Jeb Bush on offense: Clinton and Obama opened door for ISIS
Jeb Bush criticized Hillary Clinton in a speech Tuesday for her part in the Obama administration's withdrawal of troops from Iraq, resulting in 'tragic consequences.'
In a speech on foreign policy he will give Tuesday, Republican presidential hopeful Jeb Bush is slated to condemn his Democratic opponent Hillary Clinton for what he believes was her role in events that contributed to the ascent of the Islamic State militant group.
Mr. Bush’s campaign has released excerpts of his speech, which will call for greater US leadership in the Middle East.
"The threat of global jihad, and of the Islamic State in particular, requires all the strength, unity and confidence that only American leadership can provide," he will say.
If President Obama, with the support of Mrs. Clinton, then-Secretary of State, had not withdrawn US troops from Iraq in 2011 in “blind haste to get out and to call the tragic consequences somebody else’s problem,” the country would not have experienced the instability and turmoil that led to the Islamic State’s formation, Bush's speech charges.
The United States withdrew troops from Iraq in 2011 under an agreement reached with the Iraqi government in 2008, during George W. Bush's administration. Mr. Obama had attempted to negotiate to keep some troops in the country after that deadline, but he ultimately decided to withdraw all troops after the Iraqi government balked at his insistence that they be granted immunity. It is that decision, and subsequent reluctance to engage in the region that the former Florida governor says allowed fertile ground for the Islamic State to grow.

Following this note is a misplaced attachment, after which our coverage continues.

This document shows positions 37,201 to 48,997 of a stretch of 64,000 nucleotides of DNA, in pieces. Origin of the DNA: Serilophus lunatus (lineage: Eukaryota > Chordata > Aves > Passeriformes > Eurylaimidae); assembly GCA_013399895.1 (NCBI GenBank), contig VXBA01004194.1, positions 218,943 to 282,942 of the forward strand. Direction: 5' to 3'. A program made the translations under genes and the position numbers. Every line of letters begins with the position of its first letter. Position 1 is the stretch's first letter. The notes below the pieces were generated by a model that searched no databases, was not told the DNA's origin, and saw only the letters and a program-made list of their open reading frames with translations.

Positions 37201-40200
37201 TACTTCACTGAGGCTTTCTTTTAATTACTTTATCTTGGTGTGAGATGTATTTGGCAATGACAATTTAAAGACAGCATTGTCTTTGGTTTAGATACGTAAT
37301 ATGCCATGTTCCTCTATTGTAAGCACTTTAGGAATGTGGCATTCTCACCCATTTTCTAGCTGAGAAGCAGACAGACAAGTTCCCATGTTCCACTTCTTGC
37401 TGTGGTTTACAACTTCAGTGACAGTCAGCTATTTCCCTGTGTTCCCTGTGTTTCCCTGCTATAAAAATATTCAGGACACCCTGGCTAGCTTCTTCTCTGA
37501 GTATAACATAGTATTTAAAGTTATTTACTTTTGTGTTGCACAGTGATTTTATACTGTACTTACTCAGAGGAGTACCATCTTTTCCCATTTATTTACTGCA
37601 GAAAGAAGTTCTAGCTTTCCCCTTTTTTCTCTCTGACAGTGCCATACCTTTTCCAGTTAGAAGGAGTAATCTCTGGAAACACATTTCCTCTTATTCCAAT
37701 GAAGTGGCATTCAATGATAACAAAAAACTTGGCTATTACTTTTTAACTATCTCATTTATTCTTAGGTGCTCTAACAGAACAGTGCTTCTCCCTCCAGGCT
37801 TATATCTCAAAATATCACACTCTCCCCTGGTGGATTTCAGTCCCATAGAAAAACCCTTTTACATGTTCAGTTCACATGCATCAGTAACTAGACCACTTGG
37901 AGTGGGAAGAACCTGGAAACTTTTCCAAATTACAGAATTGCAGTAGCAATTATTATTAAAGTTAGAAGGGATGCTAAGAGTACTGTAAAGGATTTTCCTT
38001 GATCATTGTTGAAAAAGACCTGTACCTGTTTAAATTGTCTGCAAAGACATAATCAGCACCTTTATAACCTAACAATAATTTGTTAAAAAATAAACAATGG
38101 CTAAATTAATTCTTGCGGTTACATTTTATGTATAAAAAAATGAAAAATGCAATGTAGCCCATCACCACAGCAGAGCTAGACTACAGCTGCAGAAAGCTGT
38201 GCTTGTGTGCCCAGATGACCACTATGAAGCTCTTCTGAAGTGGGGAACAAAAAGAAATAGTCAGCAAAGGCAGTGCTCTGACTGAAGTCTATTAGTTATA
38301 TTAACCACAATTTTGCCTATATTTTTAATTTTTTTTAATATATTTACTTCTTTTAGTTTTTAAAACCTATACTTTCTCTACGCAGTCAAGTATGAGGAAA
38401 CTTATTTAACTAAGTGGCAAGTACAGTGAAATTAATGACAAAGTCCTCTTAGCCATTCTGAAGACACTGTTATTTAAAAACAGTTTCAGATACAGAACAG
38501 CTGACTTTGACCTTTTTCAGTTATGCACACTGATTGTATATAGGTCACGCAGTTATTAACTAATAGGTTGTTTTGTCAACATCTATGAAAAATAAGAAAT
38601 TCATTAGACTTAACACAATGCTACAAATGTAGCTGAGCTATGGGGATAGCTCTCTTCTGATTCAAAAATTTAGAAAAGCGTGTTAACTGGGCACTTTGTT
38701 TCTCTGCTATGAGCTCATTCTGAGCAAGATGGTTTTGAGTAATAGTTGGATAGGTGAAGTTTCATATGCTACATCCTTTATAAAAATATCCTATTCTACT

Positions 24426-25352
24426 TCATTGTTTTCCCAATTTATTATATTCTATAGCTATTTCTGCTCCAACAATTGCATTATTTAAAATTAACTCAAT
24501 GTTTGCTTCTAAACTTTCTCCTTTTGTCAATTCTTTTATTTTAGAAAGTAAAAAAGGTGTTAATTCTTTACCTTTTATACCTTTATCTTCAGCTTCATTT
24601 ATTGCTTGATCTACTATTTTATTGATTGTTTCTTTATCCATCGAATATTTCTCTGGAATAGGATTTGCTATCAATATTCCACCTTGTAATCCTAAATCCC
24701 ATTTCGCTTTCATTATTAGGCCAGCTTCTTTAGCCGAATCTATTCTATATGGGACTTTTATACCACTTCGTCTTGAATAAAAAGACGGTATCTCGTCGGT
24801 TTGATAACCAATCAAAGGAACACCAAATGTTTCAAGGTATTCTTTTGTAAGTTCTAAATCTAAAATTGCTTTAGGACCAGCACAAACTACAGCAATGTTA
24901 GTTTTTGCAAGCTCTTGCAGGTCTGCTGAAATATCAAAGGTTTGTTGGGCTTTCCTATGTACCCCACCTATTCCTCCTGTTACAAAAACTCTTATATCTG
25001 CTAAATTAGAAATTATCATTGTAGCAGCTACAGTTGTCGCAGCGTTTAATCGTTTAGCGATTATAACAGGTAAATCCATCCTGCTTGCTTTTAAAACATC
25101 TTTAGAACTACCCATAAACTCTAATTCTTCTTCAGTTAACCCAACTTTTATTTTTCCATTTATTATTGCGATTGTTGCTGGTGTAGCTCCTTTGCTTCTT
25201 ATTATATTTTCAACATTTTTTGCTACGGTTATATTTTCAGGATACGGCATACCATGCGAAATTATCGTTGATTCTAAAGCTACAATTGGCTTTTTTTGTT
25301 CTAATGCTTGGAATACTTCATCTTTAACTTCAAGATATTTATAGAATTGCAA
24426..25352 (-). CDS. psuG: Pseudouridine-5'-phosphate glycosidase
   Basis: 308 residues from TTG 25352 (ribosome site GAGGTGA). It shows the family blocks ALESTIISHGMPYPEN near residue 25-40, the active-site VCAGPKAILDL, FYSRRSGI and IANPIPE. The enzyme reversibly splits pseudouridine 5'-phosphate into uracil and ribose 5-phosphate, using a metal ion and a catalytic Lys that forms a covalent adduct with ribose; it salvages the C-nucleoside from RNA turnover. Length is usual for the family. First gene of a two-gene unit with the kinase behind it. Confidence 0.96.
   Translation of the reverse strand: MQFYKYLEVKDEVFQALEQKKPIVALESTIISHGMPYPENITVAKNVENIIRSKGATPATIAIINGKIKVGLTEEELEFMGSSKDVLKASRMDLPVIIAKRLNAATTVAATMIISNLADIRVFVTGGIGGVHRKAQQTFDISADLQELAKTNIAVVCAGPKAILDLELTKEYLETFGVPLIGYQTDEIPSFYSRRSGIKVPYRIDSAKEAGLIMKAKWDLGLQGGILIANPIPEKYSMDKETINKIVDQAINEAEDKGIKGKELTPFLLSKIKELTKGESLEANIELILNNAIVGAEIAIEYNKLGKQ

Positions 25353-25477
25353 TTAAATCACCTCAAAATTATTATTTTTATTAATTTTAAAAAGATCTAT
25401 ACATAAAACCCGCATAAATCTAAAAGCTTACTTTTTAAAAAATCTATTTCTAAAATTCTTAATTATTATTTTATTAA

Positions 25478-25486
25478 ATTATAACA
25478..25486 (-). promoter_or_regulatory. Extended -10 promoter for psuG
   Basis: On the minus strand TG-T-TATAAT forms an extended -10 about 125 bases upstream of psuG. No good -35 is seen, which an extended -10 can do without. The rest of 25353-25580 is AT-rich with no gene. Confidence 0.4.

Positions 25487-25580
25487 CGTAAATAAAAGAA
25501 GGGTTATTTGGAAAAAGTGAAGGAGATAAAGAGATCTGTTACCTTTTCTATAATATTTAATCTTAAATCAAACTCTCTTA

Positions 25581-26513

"ISIS grew while the United States disengaged from the Middle East and ignored the threat," Bush's speech reads. Meanwhile, Clinton "stood by as that hard-won victory by American and allied forces was thrown away. In all her record-setting travels, she stopped by Iraq exactly once."
How Bush would fight the Islamic State remains unclear; he has said he would allow US military forces to guide airstrikes alongside Iraqi forces, which they cannot do right now, but has not said how many US troops he would send. He also has said he supports a no-fly zone in Syria but has not talked about deploying US forces there.
Vague plans may not be enough for very long, as The Christian Science Monitor’s Mark Trumbull reported following the first Republican debate Thursday:
When the general election rolls into view, a nominee will need credible plans, not just a critique of Obama and Clinton.
Kori Schake, a fellow at the conservative Hoover Institution, underscored this point in a June commentary: ‘How, for example, do Republicans aim to sustain the sanctions regime against Iran when Europeans are essential to that undertaking and all favor the nuclear deal? How can they destroy the Islamic State without addressing the failures of governance that make its gains possible?’
Since the Islamic State’s emergence and subsequent rise to power in Iraq and Syria a year ago, the Obama administration has introduced about 3,500 US military trainers and advisers into Iraq and has led 6,000 airstrikes with allied forces. Still, the militant group has expanded to nearby Lybia, Afghanistan, and Egypt, and is replenishing its forces at a rate comparable to that at which the US and its allies are eliminating them, US intelligence agencies have said.
This report contains material from the Associated Press.